Indochinese box turtle (Cuora galbinifrons)

Indochinese box turtle
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Indochinese box turtle fact file

Indochinese box turtle description

GenusCuora (1)

The Indochinese box turtle is a strikingly mottled freshwater turtle. The high-domed carapace has alternating areas of yellowish cream and dark brown stripes that radiate out from the middle of the shell (2). The chin and throat are also yellow/cream, whilst the pointed head has a short snout and is yellowish grey. As with all members of this genus there are hinges at both ends of the plastron, which enable these turtles to fully seal themselves within their shell (4). This ability has given rise to the common name of box turtle.

carapace length: 19 cm (2)

Indochinese box turtle biology

Indochinese box turtles are one of the most terrestrial species of box turtles, and are able to survive long periods without water (5). The warm colours and diffusing pattern of the carapace provide effective camouflage on the forest floor (5). This species is fairly shy and nervous, retreating readily into its shell when disturbed (4). Very little else is known about the ecology of wild populations.


Indochinese box turtle range

This species has a fairly small range, encompassing north Vietnam and Hainan Island, China (1).


Indochinese box turtle habitat

Inhabits bushy, upland woodland and forests found at high elevations (2).


Indochinese box turtle status

Classified as Critically Endangered (CR - A1d + 2d) on the IUCN Red List 2002 (1), and listed on Appendix II of CITES (3).

IUCN Red List species status – Critically Endangered


Indochinese box turtle threats

Freshwater turtles in South East Asia face a number of threats, principally habitat alteration and human exploitation. Forests are being cleared and watercourses altered in the process of cultivating the land for human use, which is often achieved at the detriment of the turtles' natural habitat (6). Another major threat to the survival of this species comes from the pet trade; between 1989 and 94 almost 33,000 specimens of the genus Corus (Asian box turtles) were imported into the United States (6). An additional threat may come from the increasing demand for turtles for food and medicines, especially in China (6).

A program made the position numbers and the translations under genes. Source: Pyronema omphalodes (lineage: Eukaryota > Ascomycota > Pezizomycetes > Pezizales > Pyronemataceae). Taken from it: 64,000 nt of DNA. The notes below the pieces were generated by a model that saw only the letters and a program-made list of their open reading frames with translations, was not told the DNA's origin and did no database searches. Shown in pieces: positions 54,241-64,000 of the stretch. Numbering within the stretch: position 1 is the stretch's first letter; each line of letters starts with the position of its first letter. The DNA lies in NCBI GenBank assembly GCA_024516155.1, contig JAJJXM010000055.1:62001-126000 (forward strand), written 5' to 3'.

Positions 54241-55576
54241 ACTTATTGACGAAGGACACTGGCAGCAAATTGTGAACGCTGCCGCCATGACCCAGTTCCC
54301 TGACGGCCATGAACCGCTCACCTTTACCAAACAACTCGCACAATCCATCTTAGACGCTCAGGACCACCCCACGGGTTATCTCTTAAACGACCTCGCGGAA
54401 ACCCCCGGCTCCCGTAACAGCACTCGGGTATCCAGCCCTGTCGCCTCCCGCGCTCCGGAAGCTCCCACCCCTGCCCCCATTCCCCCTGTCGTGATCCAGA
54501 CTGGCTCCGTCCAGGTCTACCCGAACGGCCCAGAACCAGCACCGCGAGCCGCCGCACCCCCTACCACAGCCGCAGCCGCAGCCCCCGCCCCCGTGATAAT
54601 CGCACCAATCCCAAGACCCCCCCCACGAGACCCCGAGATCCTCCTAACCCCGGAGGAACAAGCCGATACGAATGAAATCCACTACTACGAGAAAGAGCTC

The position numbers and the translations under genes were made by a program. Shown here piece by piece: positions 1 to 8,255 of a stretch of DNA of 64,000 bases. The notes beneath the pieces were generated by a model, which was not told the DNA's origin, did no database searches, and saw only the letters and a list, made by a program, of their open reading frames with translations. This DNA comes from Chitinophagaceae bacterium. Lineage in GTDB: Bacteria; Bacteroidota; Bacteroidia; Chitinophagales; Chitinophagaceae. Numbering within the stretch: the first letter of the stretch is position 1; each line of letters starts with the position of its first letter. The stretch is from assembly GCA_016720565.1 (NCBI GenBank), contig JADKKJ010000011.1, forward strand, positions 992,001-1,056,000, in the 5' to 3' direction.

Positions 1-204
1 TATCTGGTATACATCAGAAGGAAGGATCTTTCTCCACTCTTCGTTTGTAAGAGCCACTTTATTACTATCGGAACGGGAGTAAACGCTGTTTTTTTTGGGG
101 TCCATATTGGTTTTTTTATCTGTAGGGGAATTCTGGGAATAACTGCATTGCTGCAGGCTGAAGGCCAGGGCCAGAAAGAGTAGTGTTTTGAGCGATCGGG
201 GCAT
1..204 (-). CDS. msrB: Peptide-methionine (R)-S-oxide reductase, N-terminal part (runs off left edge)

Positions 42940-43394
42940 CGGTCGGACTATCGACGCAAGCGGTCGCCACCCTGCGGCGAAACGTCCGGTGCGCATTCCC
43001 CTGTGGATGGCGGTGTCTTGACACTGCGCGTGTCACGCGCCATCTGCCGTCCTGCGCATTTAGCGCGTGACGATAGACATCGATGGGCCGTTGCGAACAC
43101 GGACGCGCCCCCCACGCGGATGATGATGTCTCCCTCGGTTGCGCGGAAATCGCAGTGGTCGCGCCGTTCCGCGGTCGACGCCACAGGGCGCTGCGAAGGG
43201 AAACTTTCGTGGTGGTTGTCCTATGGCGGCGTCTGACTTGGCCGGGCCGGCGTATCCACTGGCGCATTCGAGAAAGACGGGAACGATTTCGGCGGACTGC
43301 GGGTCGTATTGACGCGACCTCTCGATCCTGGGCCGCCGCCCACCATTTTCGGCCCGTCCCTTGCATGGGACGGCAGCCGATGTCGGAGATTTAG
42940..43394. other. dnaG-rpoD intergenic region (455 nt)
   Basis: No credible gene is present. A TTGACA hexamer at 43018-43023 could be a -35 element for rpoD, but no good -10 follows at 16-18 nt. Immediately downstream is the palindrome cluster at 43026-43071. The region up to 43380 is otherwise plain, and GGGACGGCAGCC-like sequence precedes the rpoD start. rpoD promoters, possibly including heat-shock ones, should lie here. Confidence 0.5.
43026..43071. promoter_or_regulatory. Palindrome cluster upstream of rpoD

Indochinese box turtle conservation

More information is urgently needed on the distribution and behaviour of this shy box turtle. The Indochinese box turtle is listed on Appendix II of the Convention on International Trade in Endangered Species (CITES) (3) but trade remains one of the key features of its decline. More data on distribution of this species is vital if a comprehensive conservation plan is to be established.

View information on this species at the UNEP World Conservation Monitoring Centre.


This information is awaiting authentication by a species expert, and will be updated as soon as possible. If you are able to help please contact:



The top shell of a turtle. In arthropods (insects, crabs etc), the fused head and thorax (the part of the body located near the head) also known as ‘cephalothorax’.
In reptiles, the ventral shell of a turtle or tortoise.


  1. IUCN Red List (October, 2002)
  2. Ernst, C.H. & Barbour, R.W. (1989). Turtles of the World. Smithsonian Institution Press, London
  3. CITES (October, 2002)
  4. Alderton, D. (1988). Turtles and tortoises of the World. Blandford Press, London.
  5. Cogger, H.G. & Zweifel, R.G. (1988) Encyclopedia of Reptiles and Amphibians. Weldon Owen Pty ltd, Sydney.
  6. Klemens, M.W. ed. (2000). Turtle Conservation. Smithsonion Institution Press, London.

Image credit

Indochinese box turtle  
Indochinese box turtle

© Joe McDonald/AA /

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